Hawick is the largest of the Border towns with a long history stretching back to the 1100’s and today is the major centre for industry in the Borders. The largest of this is textile industry. The town is internationally famous for its fine quality knitwear and cashmere. The Borders Textile Towerhouse is contained within a restored 16th century towerhouse and is one of Hawick's main attractions. The town also has a great selection of clothing shops due to this.
The Hawick Museum and Scott Gallery give a great presentation of the towns history and also house visiting exhibitions. Also popular among walkers is Wilton Lodge Park, which boasts over 107 acres of tree lined walks on the banks of the River Teviot.
Hawick hosts the oldest of the Borders Common Riding festivals; an event that takes place early in the summer to celebrate a local youth taking the English flag from invaders at Hornshole in 1516. The horse is symbolic of this festival and there is an equestrian statue on the High Street, erected in 1914. Other events in the town include the Summer Festival and the Hawick Reivers Festival.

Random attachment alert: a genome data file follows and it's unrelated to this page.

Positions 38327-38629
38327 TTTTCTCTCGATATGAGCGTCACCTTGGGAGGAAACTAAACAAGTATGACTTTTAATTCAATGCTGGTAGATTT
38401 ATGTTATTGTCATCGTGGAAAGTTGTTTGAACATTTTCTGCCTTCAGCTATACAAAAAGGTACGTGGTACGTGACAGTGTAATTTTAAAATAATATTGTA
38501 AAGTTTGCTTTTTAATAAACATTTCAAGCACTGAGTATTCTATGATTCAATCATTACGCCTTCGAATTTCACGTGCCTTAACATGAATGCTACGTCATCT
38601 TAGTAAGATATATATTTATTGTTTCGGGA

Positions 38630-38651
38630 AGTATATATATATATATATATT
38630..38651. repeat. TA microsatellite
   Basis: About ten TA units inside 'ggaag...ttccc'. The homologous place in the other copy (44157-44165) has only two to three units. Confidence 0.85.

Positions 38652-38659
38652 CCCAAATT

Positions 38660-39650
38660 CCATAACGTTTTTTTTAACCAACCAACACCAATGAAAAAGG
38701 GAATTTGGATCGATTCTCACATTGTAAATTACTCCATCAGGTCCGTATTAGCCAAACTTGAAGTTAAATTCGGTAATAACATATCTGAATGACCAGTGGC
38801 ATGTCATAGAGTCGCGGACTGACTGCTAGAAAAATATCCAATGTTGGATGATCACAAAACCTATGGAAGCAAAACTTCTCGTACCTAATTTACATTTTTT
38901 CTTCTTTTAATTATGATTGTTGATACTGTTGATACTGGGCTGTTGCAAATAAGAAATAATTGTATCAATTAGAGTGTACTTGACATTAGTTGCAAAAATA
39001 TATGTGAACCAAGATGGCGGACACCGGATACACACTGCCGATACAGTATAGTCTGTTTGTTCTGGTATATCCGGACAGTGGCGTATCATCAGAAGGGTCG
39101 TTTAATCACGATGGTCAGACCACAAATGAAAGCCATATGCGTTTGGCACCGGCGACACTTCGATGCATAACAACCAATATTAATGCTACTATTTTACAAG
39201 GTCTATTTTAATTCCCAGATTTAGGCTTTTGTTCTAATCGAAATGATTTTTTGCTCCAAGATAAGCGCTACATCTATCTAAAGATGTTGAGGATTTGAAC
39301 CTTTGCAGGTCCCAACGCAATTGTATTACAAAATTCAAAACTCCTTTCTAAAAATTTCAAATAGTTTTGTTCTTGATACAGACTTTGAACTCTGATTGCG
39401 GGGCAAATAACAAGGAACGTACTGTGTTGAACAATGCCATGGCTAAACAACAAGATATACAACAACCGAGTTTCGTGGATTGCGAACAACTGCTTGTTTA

It is one of the farthest towns from the sea in Scotland, in the heart of Teviotdale and is at the confluence of the Slitrig Water with the River Teviot.
People from Hawick call themselves “Teries", after a traditional song which includes the line "Teribus ye teri odin". There is a distinctive Hawick accent and a large local dialect which some then refer to as ‘Teri Talk’ and is often said to have arisen due to the relative isolation of the town.